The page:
Maybe the best picture I’ve seen this year, “At Any Price” signals the arrival of Iranian-American New Yorker Ramin Bahrani in the ranks of major U.S. directors. Switching gears from his neo-realistic slices of New York life like “Chop Shop,” Bahrini turns his laser eye on the surprisingly cutthroat world of Midwestern farming for this classical American tragedy with echoes of Arthur Miller’s “Death of a Salesman” and John Steinbeck’s “East of Eden.”
Dennis Quaid, who deserved an Oscar nomination for “Far From Heaven,” may finally get one for his finely limited portrait of Henry Whipple, a third-generation farmer who keeps the family spread going by selling genetically modified seeds. But neither of his sons is interested in carrying on — the oldest is off climbing mountains in Argentina and the younger one (a fine Zac Efron) is a stock-car driver who can’t wait to get out of their small Iowa town. Glad-handing Henry is starting to lose longtime customers and his retired dad (Red West) is strongly suggesting that Henry is losing his competitive mojo. The younger son gets involved with dad’s mistress (Heather Graham’s best work in years) and Henry comes under investigation for illegal activities. Things get worse from there.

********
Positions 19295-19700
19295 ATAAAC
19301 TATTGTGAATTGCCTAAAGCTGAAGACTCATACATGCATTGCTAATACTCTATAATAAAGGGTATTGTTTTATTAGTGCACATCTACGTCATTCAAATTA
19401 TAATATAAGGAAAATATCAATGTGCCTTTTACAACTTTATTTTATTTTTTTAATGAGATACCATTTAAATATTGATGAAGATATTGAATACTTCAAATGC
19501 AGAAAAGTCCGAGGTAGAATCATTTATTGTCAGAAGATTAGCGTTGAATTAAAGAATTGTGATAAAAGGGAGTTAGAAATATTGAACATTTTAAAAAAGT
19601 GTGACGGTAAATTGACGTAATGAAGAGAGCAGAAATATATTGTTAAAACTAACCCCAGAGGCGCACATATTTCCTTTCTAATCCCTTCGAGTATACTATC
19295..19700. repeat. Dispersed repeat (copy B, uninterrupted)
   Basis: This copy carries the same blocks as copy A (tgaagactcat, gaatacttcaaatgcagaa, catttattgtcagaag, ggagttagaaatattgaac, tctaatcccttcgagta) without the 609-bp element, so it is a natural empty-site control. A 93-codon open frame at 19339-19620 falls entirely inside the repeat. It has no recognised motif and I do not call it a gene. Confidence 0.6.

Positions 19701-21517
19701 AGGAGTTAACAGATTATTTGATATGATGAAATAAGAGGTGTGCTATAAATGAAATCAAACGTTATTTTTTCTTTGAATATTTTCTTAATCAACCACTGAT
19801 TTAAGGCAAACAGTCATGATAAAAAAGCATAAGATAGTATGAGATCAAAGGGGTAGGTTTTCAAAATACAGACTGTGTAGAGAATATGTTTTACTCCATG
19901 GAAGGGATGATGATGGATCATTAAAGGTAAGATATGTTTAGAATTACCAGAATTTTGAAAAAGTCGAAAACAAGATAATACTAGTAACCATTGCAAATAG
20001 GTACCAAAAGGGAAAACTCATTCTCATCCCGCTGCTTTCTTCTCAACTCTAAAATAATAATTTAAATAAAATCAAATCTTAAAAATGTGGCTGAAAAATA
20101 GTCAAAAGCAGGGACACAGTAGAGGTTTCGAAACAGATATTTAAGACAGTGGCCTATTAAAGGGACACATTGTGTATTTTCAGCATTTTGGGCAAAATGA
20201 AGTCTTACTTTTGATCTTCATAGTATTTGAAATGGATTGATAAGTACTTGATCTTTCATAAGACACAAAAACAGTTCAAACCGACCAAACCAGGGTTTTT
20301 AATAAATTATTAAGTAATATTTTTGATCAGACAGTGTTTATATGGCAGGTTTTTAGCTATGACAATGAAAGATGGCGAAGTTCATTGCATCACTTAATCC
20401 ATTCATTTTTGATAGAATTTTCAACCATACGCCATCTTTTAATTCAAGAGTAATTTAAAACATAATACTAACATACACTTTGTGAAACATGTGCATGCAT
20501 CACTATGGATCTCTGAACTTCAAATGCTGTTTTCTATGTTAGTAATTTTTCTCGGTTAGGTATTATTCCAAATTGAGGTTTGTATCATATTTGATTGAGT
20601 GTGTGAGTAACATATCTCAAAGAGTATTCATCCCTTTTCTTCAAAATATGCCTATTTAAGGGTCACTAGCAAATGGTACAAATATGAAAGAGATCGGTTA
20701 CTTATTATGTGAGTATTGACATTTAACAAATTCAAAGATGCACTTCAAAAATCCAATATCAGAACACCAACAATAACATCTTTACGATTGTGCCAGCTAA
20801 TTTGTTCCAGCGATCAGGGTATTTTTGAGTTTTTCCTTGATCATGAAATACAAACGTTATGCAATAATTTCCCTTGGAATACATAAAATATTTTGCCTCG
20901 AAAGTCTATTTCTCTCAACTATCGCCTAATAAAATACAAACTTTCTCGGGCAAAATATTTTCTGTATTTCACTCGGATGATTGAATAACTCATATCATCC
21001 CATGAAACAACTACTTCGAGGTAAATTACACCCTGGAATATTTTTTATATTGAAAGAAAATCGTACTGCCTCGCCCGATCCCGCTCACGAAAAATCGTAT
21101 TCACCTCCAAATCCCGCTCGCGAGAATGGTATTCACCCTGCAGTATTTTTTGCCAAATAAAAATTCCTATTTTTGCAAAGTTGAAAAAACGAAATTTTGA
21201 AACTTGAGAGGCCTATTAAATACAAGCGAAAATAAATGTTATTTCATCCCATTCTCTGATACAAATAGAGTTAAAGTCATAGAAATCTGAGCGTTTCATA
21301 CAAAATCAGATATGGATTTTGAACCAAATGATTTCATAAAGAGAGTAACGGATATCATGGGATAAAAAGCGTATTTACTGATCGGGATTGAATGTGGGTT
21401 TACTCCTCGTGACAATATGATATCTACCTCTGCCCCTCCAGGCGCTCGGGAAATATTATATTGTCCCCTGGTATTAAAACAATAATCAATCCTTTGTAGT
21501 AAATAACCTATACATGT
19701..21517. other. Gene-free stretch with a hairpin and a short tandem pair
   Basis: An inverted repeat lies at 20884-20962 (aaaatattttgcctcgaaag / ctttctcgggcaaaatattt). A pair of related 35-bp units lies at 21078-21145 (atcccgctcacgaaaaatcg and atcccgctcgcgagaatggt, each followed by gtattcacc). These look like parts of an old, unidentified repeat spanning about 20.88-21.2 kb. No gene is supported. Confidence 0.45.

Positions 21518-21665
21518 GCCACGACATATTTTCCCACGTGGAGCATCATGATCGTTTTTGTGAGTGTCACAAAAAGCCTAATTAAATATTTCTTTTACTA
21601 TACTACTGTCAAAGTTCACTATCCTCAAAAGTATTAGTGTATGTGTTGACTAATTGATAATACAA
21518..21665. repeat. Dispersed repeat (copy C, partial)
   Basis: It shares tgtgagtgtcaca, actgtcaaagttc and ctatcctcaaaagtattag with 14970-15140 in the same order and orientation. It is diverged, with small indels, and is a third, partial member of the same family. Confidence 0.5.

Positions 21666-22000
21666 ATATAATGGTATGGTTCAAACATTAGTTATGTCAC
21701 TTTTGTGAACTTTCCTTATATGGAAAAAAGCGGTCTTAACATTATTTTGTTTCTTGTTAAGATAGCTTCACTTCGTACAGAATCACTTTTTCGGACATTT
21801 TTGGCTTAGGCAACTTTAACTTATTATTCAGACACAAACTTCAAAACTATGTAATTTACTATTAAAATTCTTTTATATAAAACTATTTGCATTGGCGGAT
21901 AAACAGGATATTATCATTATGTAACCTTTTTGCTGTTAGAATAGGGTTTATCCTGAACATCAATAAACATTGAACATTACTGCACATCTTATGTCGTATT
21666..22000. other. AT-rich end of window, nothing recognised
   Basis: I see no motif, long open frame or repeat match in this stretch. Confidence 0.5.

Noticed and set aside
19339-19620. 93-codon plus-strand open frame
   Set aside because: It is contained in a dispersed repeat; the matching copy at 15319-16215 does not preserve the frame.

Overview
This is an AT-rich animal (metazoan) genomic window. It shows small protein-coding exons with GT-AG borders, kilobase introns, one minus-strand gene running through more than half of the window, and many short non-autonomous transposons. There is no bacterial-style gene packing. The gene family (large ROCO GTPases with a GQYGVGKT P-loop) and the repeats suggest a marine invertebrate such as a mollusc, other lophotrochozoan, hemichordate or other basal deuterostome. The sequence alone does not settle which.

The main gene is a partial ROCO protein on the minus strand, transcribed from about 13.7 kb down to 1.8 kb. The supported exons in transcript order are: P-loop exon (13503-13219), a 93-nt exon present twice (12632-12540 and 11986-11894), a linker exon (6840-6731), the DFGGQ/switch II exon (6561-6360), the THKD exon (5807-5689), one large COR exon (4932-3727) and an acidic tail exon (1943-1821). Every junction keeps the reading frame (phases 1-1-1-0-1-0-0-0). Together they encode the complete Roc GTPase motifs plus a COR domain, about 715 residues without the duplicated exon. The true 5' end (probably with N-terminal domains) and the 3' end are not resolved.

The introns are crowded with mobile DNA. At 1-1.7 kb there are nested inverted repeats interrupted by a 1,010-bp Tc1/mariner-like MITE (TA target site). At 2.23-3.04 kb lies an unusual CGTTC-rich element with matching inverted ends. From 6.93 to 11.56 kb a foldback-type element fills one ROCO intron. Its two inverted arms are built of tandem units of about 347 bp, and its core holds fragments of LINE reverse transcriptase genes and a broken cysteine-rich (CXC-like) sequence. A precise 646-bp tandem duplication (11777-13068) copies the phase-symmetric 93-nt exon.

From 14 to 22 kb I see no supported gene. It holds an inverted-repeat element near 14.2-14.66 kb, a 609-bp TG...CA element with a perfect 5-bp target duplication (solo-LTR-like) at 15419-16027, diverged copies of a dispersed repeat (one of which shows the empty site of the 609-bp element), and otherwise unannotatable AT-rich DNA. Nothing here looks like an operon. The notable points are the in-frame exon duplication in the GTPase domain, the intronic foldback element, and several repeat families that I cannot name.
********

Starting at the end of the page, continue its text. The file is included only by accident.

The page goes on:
This is a heightened style of drama that’s not particularly popular with many critics these days — think “Giant” — but in Bahrini’s skillful hands, it couldn’t be rendered more skillfully. The performances, the staging, the editing, the script are expert all across the board and it all builds to a solid dramatic payoff and devastating comment on contemporary American society. Sony Pictures Classics, which picked up North American rights before its premiere in Venice, hasn’t announced a release date for the wonderful “At Any Price.”